New electricity grids may be smart, but not so private
By Mark Jaffe
The Denver Post
Posted: 05/18/2010 01:00:00 AM MDT
Updated: 05/18/2010 02:15:58 AM MDT
The "smart" electric grid may be just a little too smart. Once a smart meter is attached to a home, it can gather a lot more data than just how much electricity a family uses. It can tell how many people live in the house, when they get up, when they go to sleep and when they aren't home. It can tell how many showers they take and loads of laundry they do. How often they use the microwave. How much television they watch and what kind of TV they watch it on.
Almost 200,000 smart meters are now being installed between Fort Collins and Pueblo, and across the country 52 million smart meters will be installed by 2015, according to a Federal Energy Regulatory Commission estimate.
"This is technology that can pierce the blinds," said Elias Quinn, author of a smart grid privacy study for the Colorado Public Utilities Commission. "Insufficient oversight could lead to an unprecedented invasion of consumer privacy," Quinn warned in his report to the PUC.
Law enforcement, government agencies and corporations, such as Microsoft and Google, already are eyeing all that data.
The transformation of the electric grid into a smart, sophisticated two-way energy and communication system is seen as a way to better manage power and improve efficiency.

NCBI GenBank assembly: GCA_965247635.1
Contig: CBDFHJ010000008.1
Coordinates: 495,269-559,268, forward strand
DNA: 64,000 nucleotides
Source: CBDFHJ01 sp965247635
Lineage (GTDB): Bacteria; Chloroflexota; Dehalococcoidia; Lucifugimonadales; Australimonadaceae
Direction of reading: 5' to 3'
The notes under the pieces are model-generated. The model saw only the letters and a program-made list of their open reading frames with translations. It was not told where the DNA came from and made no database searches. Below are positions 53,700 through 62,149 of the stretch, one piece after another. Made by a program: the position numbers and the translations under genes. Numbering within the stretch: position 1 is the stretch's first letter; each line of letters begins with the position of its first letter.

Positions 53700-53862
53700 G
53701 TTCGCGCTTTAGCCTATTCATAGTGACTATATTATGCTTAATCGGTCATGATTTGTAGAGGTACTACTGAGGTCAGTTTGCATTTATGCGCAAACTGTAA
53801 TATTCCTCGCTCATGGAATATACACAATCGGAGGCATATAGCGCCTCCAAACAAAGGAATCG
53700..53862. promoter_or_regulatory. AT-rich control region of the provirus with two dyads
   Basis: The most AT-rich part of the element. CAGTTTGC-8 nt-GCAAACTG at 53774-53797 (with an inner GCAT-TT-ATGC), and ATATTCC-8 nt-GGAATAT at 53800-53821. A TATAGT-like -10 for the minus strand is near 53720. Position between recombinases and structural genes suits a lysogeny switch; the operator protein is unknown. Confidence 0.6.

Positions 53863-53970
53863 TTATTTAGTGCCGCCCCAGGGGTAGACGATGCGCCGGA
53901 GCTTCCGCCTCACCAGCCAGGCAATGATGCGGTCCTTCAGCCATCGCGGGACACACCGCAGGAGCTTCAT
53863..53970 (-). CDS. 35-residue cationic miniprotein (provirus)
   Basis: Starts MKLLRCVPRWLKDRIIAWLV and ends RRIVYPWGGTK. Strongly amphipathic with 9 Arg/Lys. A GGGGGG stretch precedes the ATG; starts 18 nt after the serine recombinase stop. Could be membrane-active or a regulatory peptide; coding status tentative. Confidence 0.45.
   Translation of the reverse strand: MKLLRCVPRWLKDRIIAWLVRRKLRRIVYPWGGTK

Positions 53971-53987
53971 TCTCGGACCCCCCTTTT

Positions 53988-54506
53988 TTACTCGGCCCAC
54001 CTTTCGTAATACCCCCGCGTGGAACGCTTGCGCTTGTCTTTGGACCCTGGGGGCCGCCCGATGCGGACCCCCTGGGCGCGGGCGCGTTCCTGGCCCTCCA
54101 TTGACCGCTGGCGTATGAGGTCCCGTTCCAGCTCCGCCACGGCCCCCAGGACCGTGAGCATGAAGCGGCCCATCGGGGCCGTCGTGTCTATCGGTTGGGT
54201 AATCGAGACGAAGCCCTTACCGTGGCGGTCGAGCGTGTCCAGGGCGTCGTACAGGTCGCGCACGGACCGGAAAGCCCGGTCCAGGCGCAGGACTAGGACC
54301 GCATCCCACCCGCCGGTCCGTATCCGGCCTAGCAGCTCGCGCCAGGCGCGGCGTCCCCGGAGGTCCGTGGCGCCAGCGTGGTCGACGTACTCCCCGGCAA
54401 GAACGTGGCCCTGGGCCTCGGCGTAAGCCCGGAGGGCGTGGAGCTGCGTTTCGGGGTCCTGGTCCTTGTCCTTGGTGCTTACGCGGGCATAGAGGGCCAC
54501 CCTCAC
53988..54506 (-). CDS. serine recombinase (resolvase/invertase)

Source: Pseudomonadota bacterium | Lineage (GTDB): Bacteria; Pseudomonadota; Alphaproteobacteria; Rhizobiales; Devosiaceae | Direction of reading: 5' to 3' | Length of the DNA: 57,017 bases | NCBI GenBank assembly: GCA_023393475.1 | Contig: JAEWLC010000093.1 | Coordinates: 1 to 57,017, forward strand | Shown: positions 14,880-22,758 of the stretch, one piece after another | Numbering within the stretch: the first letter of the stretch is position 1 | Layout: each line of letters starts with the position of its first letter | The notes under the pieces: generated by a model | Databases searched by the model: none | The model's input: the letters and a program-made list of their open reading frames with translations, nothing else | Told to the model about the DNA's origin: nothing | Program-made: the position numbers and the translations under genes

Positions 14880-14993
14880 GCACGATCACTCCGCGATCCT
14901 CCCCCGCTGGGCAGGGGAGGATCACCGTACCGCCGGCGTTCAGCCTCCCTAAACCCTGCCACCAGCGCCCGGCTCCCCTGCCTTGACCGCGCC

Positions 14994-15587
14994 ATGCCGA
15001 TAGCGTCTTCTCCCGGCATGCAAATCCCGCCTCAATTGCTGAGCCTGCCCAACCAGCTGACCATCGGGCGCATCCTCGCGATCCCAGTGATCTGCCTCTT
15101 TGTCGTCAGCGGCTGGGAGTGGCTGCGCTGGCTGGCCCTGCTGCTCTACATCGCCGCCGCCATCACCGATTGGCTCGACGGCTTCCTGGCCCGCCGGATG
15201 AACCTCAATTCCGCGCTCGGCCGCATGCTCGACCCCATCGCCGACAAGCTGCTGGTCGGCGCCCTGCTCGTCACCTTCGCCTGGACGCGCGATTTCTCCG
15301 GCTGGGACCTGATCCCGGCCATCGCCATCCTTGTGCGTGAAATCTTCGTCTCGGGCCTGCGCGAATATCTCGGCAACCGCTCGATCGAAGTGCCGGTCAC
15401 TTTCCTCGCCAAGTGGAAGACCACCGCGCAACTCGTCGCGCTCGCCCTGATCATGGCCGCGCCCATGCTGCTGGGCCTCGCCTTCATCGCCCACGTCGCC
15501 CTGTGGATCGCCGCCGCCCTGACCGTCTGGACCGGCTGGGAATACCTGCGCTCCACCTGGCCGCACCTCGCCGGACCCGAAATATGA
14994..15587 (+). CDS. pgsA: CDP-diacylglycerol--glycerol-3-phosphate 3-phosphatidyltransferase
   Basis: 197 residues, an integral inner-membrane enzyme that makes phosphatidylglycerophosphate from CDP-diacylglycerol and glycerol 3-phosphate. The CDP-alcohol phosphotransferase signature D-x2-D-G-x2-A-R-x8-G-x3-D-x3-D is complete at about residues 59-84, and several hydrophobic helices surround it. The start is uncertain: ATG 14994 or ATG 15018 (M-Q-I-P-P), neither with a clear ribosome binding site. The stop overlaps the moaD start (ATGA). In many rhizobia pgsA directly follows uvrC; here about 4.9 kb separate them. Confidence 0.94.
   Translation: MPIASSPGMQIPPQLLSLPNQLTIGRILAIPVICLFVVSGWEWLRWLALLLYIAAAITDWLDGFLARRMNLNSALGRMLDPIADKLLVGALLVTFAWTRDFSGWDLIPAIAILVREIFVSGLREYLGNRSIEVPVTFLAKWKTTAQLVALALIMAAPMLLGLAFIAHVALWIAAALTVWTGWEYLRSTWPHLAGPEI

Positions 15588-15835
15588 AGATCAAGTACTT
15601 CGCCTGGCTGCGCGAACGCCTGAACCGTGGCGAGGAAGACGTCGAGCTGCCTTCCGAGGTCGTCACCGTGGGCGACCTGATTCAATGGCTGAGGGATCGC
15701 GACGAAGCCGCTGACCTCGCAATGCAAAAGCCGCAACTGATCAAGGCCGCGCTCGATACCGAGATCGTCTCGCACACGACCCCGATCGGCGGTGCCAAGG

The federal government has put up $3.4 billion to help speed smart-grid development.
The technology, however, poses new questions for consumer and privacy advocates, state regulators and federal officials.
How do you protect the information? Who should have access, and what happens if it falls into the wrong hands?
"Privacy and cybersecurity are among the greatest challenges in implementing the smart grid," said Nick Sinai, energy and environment director at the Federal Communications Commission.
Boulder-based Tendril Networks Inc. is a startup developing home energy management systems that use the smart grid and items such as smart thermostats and outlets. Tendril's concern is that if the utilities, and not the customers, control the data, it will "create a nannylike authority," said Cameron Brooks, the company's senior director for markets and policy.
"For us it is a pretty simple and fundamental approach: You give the consumer the power," he said.
Government agencies also are looking for the data. The city of Boulder wants data to see whether its energy-efficiency and carbon reduction-climate change programs are working. "We don't want individual data, but census track, neighborhood and housing class," said Karsa Mertz, a Boulder environmental manager.
One of the issues being examined by the PUC is whether government agencies should have access, in what form and who should pay for it.
One major user who will seek very specific data will be law enforcement agencies, said Joel Margolis, senior director of Neustar Inc.'s legal compliance unit. Neustar is a clearinghouse for telecommunications and Internet companies and handles compliance with law enforcement demands for its clients.
Smart meters could have the power to help locate marijuana grow lights, the klieg lights and camera of a child pornographer, and the location of a sweat shop or a brothel.
"There is a conflict here between two very valuable and well-intentioned policies — privacy and the needs of law enforcement," said Margolis, a former U.S. Drug Enforcement Administration attorney.
And then there is the risk of the information falling into the hands of criminals.